The CORI Surgical System uses handheld robotics-assisted technology designed to help your orthopedic surgeon plan and perform your unique procedure. This robotics-assisted approach is efficient and more accurate than traditional knee surgery.5,6,8 At the beginning of your surgery, your surgeon will use the CORI System to create a customized 3D digital model of your knee. This three-dimensional view helps finalize and verify the selection of your knee implant and create a plan for your surgery without the need for either a CT scan or MRI. During the procedure, the CORI System works in conjunction with your surgeon’s surgical training to achieve accurate positioning of the knee implant based on your unique anatomy.7,10,11,18,20,21 The system sends precise information about your knee to the robotics-assisted handpiece more than 300 times per second, allowing your surgeon to remove damaged surfaces, balance your joint and position the implant with accuracy.7,10,11,18,20,21 The result is a naturally shaped knee, made from materials designed to last longer, that is positioned with an added level of accuracy to allow for a quicker, smoother recovery.*1,2†
Not all patients are candidates for the Smith+Nephew knee products. Knee replacement surgery is intended to relieve knee pain and improve knee functions. Implants may not produce the same feel or function as your original knee, and individual results will vary. Potential risks include loosening, wear and infection that may result in the need for additional surgery. There are risks associated with any surgical procedure, including CORI-enabled Knee Replacement. CORI Surgical System is not for everyone. Discuss your condition and implant options with your surgeon to determine if the CORI Surgical System is right for you. Children, pregnant women, patients who have mental or neuromuscular disorders that do not allow control of the knee joint, and morbidly obese patients should not undergo a CORI-enabled procedure. The information listed on this webpage is for informational purposes and is not meant as medical advice. For more information, please talk to your surgeon or visit RediscoverYourGo.com.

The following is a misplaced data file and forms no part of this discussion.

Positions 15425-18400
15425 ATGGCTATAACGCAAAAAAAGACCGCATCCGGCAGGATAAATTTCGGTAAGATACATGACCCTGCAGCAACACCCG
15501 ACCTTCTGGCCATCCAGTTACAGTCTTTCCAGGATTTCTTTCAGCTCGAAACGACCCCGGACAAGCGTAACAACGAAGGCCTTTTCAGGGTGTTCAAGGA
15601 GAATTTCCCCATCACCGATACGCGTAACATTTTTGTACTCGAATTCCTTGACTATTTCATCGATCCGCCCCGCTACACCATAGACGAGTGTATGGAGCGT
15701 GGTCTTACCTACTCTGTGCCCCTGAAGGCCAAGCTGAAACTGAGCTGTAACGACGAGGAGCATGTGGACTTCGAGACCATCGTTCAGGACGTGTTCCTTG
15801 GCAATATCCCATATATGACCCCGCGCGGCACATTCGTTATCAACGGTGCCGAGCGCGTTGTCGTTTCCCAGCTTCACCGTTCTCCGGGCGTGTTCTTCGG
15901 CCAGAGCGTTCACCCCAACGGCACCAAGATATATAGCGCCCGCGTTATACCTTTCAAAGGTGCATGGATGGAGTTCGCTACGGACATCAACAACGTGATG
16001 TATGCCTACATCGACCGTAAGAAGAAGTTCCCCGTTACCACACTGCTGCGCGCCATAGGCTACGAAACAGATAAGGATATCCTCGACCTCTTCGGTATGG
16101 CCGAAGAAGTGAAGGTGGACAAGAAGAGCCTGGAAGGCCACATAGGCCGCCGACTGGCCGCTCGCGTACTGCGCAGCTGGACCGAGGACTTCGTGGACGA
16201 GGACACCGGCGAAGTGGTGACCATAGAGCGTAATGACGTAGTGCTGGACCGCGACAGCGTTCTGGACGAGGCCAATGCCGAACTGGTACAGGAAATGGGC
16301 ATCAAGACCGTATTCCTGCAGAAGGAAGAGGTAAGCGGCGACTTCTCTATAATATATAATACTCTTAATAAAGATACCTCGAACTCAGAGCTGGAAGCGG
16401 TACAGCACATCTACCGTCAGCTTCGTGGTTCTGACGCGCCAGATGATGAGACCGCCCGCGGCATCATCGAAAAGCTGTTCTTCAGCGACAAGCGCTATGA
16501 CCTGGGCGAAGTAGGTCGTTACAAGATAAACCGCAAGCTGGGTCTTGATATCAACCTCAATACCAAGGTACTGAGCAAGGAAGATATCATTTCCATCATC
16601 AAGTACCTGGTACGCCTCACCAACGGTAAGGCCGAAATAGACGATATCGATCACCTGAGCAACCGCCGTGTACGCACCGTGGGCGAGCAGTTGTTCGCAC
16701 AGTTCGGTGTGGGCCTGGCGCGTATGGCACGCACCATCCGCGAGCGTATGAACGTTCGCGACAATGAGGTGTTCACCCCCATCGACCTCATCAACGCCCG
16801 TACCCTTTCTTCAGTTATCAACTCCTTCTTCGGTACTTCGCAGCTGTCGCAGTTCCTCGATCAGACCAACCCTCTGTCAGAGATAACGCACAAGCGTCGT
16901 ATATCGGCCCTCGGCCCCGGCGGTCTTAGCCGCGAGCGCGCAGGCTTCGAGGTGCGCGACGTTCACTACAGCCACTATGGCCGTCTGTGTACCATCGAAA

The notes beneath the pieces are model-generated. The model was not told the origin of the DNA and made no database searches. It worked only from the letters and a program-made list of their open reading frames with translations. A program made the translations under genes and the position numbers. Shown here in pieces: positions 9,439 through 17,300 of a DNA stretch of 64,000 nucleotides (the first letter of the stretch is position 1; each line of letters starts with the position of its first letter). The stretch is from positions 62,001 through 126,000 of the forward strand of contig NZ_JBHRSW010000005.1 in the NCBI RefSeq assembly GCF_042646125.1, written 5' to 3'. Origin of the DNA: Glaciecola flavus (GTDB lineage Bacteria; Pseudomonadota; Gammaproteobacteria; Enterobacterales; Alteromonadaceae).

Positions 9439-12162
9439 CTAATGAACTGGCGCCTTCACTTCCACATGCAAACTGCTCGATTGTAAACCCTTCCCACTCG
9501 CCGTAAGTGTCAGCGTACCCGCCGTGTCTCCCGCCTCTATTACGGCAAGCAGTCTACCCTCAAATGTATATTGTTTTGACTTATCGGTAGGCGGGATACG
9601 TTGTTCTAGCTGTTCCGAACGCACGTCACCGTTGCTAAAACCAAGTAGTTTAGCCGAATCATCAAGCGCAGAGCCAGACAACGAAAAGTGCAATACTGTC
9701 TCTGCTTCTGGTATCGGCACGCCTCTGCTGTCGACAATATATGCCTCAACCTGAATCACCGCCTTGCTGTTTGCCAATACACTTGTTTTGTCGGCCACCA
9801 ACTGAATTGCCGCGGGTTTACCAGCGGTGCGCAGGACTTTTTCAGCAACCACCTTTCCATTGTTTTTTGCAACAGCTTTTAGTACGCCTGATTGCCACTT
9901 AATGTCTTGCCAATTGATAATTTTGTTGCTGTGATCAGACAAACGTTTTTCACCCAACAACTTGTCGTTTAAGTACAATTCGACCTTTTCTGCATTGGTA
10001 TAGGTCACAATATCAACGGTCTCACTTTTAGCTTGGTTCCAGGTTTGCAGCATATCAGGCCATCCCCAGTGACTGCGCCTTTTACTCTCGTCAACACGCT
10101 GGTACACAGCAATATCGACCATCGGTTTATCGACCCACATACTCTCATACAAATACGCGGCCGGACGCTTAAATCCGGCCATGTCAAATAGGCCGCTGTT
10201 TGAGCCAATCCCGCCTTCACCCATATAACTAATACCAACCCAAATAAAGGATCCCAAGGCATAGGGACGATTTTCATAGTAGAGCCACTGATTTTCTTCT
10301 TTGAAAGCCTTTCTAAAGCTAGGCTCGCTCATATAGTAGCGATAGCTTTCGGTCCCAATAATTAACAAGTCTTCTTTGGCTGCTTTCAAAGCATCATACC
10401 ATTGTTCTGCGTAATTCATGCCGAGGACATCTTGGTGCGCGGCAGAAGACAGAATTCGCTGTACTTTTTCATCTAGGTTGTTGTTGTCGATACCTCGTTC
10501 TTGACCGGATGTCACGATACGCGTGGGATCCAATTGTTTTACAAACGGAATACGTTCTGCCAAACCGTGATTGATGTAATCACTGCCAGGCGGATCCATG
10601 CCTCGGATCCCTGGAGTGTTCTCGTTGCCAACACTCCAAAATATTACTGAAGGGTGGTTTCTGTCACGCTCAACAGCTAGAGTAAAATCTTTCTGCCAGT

* Partial knee replacement vs conventional techniques
- Sephton BM, Bakhshayesh P, Edwards TC, Ali A, Kumar Singh V, Nathwani D. Predictors of extended length of stay after unicompartmental knee arthroplasty. J Clin Orthop Trauma. 2019. 11(Suppl 2):S239-45
- Canetti R, Batailler C, Bankhead C, Neyret P, Servien E, Lustig S. Faster return to sport after robotic-assisted lateral unicompartmental knee arthroplasty: a comparative study. Arch Orthop Trauma Surg. 2018;138(12):1765-1771